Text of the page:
By Mary Carol Jennings and Sarah Wanyoike
Dr. Christine Kaseba-Sata, former First Lady of Zambia, an obstetrician-gynecologist by profession, played a pivotal role in introducing human papilloma virus (HPV) vaccination across Zambia in 2013 as part of a national comprehensive cancer prevention initiative. She now serves as the Zambian Ambassador to UNESCO, France, and a number of other countries. Growing concerned about slow progress in expanding HPV vaccine access across the African region, in July of 2022, she agreed to our invitation to step into a role as an Ambassador with the CHIC Project (CHIC is the Coalition to Strengthen the HPV Immunization Community), serving as an advisor to the CHIC HPV Council. CHIC is a global consortium whose secretariat is comprised of the Johns Hopkins University International Vaccine Access Center, Jhpiego, and the University of Antwerp. CHIC is supported by the Bill & Melinda Gates Foundation. The CHIC Council brings together some of the world’s foremost HPV and cervical cancer prevention scientists and leaders in program implementation, united to ensure that the latest science shapes global dialogue and to nurture the community of practice of emerging leaders—particularly those from the Global South—toward a vision of cervical cancer elimination.
We caught up with Dr. Kaseba-Sata in her office in Paris, France at the end of August, and share a lightly-edited transcript of our conversation.
The CHIC Council is honored that you have accepted the invitation to serve as its Ambassador. Your presence and attention are highly sought after on a global scale—can you share with us your motivations for deciding to dedicate your time to this effort?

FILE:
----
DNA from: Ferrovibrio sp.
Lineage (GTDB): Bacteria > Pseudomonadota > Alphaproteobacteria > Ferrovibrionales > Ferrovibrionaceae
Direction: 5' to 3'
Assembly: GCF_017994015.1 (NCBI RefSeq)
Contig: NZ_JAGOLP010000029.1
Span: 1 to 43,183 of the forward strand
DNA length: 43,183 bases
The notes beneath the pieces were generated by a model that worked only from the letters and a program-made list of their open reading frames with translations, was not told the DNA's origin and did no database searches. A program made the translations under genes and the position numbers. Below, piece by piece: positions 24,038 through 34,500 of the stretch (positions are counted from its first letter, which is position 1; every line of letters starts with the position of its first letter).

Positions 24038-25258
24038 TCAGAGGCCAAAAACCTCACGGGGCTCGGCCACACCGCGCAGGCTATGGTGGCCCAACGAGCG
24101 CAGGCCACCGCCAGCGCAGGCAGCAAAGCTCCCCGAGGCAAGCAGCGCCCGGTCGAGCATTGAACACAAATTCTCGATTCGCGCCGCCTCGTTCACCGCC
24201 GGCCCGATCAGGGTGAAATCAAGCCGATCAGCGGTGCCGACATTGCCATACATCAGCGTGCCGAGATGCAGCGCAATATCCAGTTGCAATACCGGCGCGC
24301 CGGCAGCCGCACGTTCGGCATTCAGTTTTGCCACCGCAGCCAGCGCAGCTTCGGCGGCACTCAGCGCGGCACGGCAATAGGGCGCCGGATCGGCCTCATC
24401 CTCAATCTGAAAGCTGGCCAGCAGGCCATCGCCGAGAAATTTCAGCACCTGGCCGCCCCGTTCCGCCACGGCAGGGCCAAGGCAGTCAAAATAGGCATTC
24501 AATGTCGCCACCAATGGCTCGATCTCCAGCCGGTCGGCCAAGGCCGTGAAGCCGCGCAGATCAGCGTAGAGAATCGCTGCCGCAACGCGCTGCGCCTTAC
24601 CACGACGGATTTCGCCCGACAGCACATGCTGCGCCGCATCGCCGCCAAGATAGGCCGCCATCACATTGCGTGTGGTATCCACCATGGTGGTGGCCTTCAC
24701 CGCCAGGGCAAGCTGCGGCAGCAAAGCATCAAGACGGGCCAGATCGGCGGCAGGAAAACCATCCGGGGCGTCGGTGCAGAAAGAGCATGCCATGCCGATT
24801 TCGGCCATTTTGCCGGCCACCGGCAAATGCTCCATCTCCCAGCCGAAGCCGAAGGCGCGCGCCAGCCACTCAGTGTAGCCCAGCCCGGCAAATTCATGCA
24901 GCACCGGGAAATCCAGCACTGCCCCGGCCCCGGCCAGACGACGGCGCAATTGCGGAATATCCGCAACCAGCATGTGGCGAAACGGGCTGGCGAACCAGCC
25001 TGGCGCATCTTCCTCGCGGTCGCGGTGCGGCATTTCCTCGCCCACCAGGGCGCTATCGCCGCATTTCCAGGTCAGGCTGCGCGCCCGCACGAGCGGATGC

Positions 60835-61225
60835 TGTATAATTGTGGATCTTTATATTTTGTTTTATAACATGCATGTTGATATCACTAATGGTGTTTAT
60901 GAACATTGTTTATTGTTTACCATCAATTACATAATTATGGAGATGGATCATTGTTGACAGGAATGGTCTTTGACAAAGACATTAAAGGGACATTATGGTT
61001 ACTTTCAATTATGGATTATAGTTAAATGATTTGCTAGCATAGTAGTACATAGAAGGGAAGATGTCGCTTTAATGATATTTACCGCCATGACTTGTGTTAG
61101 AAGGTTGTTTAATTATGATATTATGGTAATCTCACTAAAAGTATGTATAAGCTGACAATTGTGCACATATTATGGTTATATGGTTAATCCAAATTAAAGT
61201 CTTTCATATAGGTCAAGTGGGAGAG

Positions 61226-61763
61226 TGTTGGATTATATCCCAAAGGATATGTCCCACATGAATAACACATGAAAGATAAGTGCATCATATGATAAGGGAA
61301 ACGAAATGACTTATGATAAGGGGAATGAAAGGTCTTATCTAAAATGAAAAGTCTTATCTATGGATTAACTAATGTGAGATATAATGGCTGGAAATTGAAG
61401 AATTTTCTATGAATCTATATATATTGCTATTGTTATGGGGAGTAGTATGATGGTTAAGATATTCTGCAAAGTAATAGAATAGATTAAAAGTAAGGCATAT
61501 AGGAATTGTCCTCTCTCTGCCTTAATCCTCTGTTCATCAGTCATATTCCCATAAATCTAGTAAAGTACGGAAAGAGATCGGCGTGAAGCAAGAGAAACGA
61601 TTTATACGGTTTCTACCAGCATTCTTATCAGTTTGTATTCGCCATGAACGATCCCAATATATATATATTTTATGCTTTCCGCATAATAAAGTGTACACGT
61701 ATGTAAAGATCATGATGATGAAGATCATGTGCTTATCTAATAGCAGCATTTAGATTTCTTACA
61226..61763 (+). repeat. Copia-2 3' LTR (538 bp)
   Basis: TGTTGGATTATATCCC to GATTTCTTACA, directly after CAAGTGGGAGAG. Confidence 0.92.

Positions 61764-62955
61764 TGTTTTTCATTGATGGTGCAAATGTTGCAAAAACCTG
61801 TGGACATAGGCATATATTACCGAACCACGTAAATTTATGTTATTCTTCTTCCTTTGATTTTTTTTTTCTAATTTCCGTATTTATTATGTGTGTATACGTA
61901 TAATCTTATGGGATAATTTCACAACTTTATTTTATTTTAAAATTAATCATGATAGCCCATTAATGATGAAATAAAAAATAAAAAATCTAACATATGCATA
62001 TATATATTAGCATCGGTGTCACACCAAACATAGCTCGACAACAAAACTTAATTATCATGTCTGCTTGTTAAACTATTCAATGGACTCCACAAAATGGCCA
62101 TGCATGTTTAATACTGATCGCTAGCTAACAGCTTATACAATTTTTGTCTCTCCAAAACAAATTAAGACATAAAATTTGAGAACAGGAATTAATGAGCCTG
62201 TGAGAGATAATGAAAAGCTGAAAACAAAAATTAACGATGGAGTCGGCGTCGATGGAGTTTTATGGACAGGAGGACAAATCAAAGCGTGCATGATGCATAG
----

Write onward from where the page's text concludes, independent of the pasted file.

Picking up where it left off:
You know, the incidence of cervical cancer in Africa, and the number of our women dying from cervical cancer, is the highest in the world. When I received your call, I thought right away, this was an exciting initiative, and something I wanted to be part of. As a medical doctor, I have always embraced my professional calling, to save and improve lives, with a personal passion. And when it comes to the issue of cervical cancer, because of the too-long list of patients I have cared for who were so badly affected by this disease, I am compelled to do more. Many of my patients over the years have presented in the late stages of the disease, when all I could offer them was palliative care—sitting with the pain and anguish of a woman whose strength and promise for her community has been overcome by this preventable disease and holding the hands of family members as they grieve the loss of a woman in her prime. There have been so many times throughout my career when it was hard not to give in to feelings of hopelessness and frustration.
When I was First Lady, I wanted this vaccine for my own country because it offers a message of hope: our daughters need not die from cancer of the cervix. We can prevent it. We know the science behind this vaccine and behind immunization program efforts needed to make it accessible. What remains is the will and the push to implement proven strategies.